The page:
Produced by Steve Lillywhite1981's 'Boy' album was their first release and reflects their punk influences while giving us a glimpse of the heart felt lyrics and unique guitar sound that they would later become synonymous with. The album has become one of my favourites. Although it sounds a bit naïve now, it's honest and raw. It caused a few murmurs on the music scene in Dublin and in London but it was never really Top of the Pops material. The singles, 'I Will Follow', '11 O'clock Tick Tock' and 'A Day Without Me' are good songs but a long way from being commercial even in the heady days of Punk.

Despite starting off strongly with Boy, 1981's follow up 'October' was rushed out to build on the band's momentum but it's weak in comparison, none of the tracks stood out as obvious singles and the two they did release didn't make a splash. I never play this album these days, It never really made me feel the same way as 'Boy' does although I think the version of October (the title track) on the Under a Blood Red Sky album is superb. Maybe it's a production issue but as this was again produced by Lilywhite that doesn't make much sense.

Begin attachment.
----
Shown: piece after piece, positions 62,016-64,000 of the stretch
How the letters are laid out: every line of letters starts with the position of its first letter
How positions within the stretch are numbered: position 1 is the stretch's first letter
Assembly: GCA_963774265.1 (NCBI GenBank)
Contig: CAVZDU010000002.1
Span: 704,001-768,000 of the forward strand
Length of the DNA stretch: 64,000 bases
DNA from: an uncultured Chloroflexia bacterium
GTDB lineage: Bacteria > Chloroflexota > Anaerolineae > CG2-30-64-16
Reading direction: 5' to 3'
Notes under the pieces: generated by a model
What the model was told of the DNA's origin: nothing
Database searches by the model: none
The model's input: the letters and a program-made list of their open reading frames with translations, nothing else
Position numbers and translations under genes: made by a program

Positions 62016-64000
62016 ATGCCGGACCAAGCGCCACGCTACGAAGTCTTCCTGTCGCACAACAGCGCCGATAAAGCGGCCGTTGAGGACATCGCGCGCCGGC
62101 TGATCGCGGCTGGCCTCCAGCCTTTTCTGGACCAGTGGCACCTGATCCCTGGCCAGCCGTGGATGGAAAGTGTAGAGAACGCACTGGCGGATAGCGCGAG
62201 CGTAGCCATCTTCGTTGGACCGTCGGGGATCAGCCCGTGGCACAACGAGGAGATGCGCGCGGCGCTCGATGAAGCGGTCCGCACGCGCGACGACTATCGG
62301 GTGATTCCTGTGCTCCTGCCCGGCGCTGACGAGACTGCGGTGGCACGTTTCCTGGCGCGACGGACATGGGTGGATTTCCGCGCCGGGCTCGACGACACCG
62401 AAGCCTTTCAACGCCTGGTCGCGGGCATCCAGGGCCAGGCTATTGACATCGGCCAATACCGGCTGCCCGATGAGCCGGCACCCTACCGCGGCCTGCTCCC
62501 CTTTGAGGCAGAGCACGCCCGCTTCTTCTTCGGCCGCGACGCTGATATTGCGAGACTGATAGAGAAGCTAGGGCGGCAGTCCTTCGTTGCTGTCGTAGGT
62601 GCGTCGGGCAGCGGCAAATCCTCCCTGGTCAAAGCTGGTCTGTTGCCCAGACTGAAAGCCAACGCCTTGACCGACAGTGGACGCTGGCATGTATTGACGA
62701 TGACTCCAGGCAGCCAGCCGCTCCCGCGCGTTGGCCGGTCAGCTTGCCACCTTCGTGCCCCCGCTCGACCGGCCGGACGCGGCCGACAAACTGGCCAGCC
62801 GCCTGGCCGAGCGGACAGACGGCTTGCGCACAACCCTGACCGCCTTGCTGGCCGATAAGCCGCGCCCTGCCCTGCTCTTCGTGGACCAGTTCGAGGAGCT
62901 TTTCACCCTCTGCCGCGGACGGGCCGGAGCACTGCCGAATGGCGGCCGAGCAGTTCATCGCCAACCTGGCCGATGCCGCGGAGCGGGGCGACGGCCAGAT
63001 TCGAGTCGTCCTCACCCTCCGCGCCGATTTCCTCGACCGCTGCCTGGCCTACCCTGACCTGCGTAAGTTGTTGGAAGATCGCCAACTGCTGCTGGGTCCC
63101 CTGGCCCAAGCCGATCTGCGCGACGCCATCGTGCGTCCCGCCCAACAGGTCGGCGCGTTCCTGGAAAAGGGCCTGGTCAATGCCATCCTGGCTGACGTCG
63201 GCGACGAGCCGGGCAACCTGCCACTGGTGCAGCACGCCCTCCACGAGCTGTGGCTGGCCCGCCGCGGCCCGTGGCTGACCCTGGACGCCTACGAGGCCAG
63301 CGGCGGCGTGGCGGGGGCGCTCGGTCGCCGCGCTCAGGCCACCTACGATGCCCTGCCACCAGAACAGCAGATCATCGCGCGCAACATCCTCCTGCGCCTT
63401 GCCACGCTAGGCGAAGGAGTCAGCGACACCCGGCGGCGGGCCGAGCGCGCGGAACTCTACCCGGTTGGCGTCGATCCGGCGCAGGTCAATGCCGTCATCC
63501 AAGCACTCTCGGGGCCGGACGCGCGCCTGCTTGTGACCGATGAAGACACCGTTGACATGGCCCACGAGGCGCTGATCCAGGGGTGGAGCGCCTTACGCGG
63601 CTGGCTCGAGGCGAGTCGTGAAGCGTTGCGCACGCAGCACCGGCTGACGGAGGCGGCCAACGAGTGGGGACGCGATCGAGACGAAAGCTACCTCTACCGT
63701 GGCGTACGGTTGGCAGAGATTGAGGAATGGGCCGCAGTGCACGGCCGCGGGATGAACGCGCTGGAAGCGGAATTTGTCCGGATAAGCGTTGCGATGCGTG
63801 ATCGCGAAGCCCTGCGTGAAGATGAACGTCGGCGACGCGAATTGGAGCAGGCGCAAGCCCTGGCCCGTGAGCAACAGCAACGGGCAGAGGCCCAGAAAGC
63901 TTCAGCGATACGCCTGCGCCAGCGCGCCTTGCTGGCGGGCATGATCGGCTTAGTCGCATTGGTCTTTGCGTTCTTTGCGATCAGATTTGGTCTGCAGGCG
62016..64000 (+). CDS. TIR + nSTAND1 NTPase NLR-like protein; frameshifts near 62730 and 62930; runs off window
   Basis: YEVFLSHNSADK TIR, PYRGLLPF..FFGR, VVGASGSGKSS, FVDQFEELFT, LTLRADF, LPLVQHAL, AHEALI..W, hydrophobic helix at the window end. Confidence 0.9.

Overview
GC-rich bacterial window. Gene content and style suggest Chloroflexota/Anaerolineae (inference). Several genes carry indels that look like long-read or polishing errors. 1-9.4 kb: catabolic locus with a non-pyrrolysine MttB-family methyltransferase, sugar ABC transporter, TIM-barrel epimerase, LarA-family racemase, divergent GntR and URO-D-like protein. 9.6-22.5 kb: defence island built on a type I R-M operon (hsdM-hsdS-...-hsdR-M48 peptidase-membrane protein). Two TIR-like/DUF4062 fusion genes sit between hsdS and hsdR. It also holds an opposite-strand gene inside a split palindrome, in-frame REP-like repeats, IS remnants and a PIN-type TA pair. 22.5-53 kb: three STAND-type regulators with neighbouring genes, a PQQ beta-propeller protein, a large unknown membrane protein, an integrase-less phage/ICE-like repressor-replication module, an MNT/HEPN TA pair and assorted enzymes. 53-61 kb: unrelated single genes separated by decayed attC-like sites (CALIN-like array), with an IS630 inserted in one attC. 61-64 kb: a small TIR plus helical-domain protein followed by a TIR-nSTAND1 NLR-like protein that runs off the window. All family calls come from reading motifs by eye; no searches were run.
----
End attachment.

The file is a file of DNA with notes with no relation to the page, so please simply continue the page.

The War album in 1983 saw the boys hitting their stride and getting back to their best. This was more of a singles album with New Years Day and Sunday Bloody Sunday both being anthems and both are still crowd pleasers to this day twenty three or so years later. Lillywhite was at the console once more and it was a role he seemed to be getting comfortable in. To me this album is the natural progression from Boy, retaining the air of innocence but adding passion and power. This album got the band some more attention from the industry and its relative success brought the US market further into their sights. Their application to 'paying their dues on the road' in the US particularly, laid the foundations for their later success.